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Professional Conference Organisers

© British Association of Conference Destinations (BACD)It is frequently said that change is the only constant in our lives today. It is undoubtedly the case that the role of the professional conference organizer (PCO) has witnessed some substantial changes in recent years. This article, draws on the feedback obtained from a survey of some of the ABPCO's most experienced members, examines a number of the opportunities and challenges confronting the contemporary PCO.

The impacts of technology are apparent in event marketing, event management and production, and in many other ways. One member of ABPCO gave the following illustration: “We no longer need to spend weeks keying in lists from other conferences to put together a comprehensive distribution list for the conference. We now receive mailing lists electronically and can send out electronic brochures or direct potential delegates to the conference website immediately. I remember organising, in 1994, an international conference for 1,200 delegates. The mailing list consisted of 25,000 contact names and addresses which we keyed into our database (this took one person a total of 50 days to key in!) and the postage was £25,000. Today we spend no time keying in contact names and the postage costs are around £5,000.”

The advent of online registration has also greatly assisted the PCO with cutting overheads such as full time staff and, in turn, helped to keep the PCO’s fees lower to remain competitive. The PCO has become a multi-national legislation enforcer in areas such as risk and security. With security matters, and health and safety issues, there can be a whole chain of responsibility encompassing the venue, the PCO, sub-contractors, etc. but it is the PCO who plays a vital role in co-ordinating these various players and producing a coherent risk management strategy.

The PCO is also required to be a financial and tax expert, and even develop strategies to prevent money laundering and minimise fraud from bogus conference delegates. The number of people involved with a conference today is more fragmented. One ABPCO member gave the following example: “I recently was involved with a conference where the convention bureau was organising the accommodation, an exhibition organiser had been appointed, the client’s wife was organising the social programme, the client was responsible for the scientific programme and we were responsible for the registration and abstract administration. We need to learn to be flexible,” she concluded. Clients are also becoming very cost-conscious. Ten years ago most conference budgets broke even. Today conferences are expected to generate additional income for the organisation.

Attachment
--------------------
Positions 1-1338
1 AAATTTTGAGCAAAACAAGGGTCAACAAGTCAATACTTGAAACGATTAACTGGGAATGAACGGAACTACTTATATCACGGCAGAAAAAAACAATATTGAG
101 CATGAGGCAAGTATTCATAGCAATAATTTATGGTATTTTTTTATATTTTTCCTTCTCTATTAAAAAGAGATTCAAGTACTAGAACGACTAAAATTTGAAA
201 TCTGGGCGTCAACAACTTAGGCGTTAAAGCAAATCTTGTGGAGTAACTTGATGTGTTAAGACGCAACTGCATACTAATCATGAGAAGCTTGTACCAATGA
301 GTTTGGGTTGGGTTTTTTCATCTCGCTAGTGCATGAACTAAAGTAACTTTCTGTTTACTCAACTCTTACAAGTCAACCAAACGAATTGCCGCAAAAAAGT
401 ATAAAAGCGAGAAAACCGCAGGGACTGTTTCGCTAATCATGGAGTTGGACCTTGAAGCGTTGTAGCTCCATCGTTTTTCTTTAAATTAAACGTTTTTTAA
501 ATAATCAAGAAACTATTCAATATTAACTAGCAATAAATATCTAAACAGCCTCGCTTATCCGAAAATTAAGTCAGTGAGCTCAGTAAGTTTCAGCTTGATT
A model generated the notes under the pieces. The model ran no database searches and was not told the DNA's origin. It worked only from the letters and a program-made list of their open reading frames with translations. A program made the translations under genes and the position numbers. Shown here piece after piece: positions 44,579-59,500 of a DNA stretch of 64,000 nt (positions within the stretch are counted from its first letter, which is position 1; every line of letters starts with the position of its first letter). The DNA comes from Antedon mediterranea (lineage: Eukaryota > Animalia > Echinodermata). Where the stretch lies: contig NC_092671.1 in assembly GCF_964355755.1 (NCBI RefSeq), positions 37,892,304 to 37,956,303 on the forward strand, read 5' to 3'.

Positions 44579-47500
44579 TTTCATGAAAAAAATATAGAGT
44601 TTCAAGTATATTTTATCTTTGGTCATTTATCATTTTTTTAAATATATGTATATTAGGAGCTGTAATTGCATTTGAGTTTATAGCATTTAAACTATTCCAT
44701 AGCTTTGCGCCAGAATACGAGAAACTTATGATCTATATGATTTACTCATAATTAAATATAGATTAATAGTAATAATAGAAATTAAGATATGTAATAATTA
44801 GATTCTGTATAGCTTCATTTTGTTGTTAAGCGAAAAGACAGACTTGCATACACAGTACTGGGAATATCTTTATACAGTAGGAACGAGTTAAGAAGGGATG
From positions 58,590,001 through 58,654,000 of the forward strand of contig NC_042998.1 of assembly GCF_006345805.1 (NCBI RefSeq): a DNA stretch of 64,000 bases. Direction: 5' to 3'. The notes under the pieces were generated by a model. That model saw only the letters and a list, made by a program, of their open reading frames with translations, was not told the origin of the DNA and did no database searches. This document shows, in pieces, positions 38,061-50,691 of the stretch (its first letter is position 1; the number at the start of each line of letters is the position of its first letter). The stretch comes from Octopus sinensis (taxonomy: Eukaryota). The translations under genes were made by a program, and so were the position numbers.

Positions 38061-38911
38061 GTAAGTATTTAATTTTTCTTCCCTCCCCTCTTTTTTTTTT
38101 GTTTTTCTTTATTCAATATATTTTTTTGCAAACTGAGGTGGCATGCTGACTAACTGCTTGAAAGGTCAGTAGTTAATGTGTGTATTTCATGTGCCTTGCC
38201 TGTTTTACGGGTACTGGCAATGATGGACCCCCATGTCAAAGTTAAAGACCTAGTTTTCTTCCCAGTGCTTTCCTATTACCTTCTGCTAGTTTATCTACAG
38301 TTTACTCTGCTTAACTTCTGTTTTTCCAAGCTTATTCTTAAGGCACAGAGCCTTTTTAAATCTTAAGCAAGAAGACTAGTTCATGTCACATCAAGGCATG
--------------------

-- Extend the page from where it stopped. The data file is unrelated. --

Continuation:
This has meant that clients often ‘cherry pick’ the services offered by the PCO and invariably take a part service. One of the results may well be that the quality of the event is diminished and overall event management standards fall.

What, then, does the future look like for PCOs? If they are to flourish and not merely survive, several key objectives need be achieved. With research and technology accelerating the world's development, there is a much stronger need to meet, establish relations and build partnerships, spark ideas and test them. We in the industry need to promote this more. The PCO needs to become ever more creative and expert in facilitating. Future PCOs will need to be real entrepreneurs, taking more risks than before and developing programmes for new specialities. PCOs will take more of a creator role or, as one ABPCO member put it, be “considered more and more as part of an organisation’s marketing mix, rather than as people who are good at filing!” An imaginative and creative input by the PCO to a client’s business and event aims is the only way forward. Creativity is often the critical differentiation in a bid. We need a legal, regulatory framework which sets down minimum professional standards for PCOs, and has the powers to control who may operate as a PCO. And finally we in the industry must actively promote the role of the PCO and create a improved understanding of the complexity and variety of skills and expertise that the role entails.

This article was kindly contributed by Tony Rogers - Chief Executive of the British Association of Conference Destinations (BACD) and Executive Director of the Association of British Professional Conference Organisers (ABPCO) www.bacd.org.uk www.abpco.org
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